World Green City

This morning I was fortunate to speak about ONR-funded research at the World Green City in Northern Thailand with Captain Paul Marshall, Associate Director for Power and Energy for ONR Global.

Chiang Mai Rajabhat UniversityWorld Green City is a prototype of a green city located on the Saluang-Keelek campus of Chiang Mai Rajabhat University. It is comprised of about 20 buildings making use of the latest technology. The DC microgrid funded by the ONR is one of the innovations in place.

Captain Marshall explained that the microgrid can be powered by a number of sources. The power generated is stored in batteries and distributed as needed to the various places requiring power. The grid is self-sustaining and is not intended to connect to a larger power grid as do many solar farms in the US. Instead, this microgrid is designed to be a self-sufficient source of power for remote locations. The area of particular interest with this microgrid technology lies in the fact that it is a source of DC power.

DC – direct current – power is the power that is produced by solar cells, batteries, and fuel cells. AC – alternating current – is the power that is available in our homes in the US and required by our appliances. This AC power has been converted from a DC source. We use AC because it travels well and, because of this, can be generated at a significant distance from the place it will be used. (You can read a simple explanation of DC to AC conversion on How Stuff Works.)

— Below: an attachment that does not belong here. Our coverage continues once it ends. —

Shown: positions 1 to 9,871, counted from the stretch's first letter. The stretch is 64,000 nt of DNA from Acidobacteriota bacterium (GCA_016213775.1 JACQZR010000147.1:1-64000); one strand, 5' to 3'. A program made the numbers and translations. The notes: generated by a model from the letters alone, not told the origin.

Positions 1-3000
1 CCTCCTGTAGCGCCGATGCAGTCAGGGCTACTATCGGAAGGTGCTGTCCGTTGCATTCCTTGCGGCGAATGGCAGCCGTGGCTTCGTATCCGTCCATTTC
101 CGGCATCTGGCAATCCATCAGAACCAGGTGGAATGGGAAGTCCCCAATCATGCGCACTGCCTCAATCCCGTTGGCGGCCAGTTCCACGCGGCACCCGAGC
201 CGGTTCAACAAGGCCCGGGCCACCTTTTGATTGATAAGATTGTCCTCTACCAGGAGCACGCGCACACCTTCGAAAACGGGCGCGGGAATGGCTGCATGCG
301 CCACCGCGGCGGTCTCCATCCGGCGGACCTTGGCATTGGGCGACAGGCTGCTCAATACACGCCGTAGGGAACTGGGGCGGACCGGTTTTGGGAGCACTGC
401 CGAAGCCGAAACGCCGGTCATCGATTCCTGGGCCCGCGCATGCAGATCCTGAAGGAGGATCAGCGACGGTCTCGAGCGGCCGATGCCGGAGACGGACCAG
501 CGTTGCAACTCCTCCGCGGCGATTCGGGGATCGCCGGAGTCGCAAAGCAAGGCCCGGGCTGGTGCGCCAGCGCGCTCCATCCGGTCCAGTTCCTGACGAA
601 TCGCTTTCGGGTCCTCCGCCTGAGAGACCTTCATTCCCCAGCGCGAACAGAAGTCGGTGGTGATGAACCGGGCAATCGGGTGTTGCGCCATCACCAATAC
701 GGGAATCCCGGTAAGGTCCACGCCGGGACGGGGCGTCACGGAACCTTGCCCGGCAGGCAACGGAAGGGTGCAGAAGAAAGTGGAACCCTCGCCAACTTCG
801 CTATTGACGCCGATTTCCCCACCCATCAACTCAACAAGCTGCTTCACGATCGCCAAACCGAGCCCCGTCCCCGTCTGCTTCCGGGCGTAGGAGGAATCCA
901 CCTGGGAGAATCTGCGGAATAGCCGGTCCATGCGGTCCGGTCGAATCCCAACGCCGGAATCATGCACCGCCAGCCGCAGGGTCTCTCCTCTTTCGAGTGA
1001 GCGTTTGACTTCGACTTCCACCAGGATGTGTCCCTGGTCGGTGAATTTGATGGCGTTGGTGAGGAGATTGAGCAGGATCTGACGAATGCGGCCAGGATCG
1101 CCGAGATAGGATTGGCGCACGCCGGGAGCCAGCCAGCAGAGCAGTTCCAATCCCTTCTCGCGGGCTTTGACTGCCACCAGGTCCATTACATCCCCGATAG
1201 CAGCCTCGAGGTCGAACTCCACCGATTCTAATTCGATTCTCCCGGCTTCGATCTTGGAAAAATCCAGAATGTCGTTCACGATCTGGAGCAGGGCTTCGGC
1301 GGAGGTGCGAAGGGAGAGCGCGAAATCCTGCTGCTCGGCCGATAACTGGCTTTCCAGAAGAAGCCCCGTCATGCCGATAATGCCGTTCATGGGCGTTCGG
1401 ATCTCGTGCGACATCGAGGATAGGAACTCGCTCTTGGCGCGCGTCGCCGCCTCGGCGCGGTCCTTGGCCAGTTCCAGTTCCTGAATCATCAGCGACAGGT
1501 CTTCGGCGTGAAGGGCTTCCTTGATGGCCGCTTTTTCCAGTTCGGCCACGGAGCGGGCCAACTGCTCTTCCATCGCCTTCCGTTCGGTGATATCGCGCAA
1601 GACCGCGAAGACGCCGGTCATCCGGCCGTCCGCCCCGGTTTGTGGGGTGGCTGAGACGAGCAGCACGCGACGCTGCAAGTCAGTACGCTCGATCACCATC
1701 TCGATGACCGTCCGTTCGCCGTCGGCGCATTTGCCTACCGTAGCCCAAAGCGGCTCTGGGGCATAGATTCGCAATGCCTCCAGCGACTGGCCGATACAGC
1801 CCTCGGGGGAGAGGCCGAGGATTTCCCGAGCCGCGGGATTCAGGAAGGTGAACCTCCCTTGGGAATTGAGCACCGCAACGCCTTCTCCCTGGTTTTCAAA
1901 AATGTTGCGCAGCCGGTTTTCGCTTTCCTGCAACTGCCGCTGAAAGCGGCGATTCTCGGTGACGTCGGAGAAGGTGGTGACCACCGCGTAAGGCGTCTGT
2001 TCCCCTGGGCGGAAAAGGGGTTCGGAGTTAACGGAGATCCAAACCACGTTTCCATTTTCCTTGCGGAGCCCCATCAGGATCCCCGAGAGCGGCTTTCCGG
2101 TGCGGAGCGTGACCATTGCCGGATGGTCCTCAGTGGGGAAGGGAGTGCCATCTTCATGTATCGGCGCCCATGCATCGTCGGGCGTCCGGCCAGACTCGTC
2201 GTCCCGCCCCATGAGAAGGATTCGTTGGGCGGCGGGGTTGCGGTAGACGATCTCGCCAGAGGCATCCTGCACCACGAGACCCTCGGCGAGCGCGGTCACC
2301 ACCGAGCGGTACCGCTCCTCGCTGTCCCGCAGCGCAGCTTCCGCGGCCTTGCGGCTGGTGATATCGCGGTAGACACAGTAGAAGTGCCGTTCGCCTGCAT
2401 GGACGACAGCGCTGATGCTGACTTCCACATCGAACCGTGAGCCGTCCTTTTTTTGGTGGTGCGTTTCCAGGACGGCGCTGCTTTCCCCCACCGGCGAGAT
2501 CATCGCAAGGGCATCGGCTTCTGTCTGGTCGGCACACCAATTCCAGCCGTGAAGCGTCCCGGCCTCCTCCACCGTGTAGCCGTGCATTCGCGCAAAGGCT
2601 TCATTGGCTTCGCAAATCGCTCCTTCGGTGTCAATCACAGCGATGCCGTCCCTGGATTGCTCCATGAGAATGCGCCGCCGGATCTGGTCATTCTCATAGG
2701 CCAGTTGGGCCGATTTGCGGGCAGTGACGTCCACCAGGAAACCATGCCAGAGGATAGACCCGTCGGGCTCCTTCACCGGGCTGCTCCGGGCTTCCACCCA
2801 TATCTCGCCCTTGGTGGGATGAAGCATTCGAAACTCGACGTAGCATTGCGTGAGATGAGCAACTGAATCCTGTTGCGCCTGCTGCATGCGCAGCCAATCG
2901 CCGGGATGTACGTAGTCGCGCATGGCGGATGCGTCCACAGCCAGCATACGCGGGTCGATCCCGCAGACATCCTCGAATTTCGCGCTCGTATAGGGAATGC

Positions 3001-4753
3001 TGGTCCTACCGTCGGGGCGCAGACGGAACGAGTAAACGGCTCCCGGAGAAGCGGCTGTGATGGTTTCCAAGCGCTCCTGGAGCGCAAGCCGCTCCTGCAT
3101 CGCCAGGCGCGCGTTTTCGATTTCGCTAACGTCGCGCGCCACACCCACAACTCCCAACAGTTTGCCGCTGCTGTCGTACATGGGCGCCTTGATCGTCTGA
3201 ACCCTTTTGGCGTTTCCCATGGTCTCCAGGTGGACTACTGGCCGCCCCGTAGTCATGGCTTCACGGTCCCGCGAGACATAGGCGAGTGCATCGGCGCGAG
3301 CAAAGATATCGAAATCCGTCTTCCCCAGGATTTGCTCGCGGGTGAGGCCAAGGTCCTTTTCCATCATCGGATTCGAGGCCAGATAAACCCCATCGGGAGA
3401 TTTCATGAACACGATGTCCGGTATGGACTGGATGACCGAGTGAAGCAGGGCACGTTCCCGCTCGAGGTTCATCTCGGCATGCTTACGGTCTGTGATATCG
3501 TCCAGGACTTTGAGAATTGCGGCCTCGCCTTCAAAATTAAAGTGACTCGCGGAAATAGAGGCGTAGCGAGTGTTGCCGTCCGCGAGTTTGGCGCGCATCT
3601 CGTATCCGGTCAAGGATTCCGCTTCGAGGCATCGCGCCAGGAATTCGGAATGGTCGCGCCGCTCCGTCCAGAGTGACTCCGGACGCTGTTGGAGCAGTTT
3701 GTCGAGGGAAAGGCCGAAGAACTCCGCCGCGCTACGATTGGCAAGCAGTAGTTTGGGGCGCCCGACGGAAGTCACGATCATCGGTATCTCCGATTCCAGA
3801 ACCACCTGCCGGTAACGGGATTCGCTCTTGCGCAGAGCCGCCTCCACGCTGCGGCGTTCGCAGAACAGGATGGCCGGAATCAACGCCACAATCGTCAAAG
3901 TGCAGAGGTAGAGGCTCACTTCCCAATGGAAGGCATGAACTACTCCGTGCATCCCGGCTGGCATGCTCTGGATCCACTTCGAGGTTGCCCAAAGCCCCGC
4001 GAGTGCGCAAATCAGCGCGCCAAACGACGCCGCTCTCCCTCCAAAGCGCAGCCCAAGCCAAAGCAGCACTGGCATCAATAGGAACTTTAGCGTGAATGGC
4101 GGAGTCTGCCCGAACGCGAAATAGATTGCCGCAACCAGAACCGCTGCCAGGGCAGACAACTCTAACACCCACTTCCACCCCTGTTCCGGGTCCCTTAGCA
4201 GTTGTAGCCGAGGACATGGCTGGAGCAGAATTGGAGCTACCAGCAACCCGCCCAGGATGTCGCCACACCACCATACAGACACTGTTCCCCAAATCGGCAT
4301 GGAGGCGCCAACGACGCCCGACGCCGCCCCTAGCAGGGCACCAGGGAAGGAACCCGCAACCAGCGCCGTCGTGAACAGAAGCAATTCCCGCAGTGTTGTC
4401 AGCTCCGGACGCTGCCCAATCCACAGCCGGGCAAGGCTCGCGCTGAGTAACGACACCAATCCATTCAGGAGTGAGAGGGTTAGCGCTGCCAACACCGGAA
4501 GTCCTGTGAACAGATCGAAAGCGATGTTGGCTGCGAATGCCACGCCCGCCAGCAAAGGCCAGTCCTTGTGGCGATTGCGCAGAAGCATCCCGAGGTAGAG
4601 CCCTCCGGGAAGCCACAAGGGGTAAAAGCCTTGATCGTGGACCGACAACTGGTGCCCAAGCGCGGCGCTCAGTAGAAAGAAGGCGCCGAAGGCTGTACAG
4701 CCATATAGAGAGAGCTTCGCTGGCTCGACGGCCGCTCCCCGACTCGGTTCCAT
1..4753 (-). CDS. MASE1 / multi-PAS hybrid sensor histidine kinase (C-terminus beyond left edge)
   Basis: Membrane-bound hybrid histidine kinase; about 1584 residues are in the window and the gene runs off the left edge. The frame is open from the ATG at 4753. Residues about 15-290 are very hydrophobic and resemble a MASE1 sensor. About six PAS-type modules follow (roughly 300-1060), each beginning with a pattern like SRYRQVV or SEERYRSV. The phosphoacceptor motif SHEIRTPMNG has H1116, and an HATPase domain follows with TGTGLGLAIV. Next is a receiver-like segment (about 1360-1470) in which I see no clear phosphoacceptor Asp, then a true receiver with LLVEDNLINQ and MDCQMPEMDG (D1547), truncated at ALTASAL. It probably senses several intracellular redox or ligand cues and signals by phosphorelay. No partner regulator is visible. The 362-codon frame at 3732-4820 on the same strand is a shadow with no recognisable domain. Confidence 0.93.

Since travel over long distances is not an issue in a microgrid, the DC current can be used just as it is. This saves a step. It also makes conversion equipment unnecessary – then again, whatever is being powered must be able to use DC current.

It’s my view that the microgrid has exciting potential. For a small island such as Nauru, Naurulocated in the South Pacific Ocean, a microgrid could replace the current use of fossil fuels with a dependable, clean source of energy. Nauru has other, more pressing issues – such as a lack of arable land – but perhaps solutions to some of the other issues will be found if microgrid technology is deemed appropriate as a first step.


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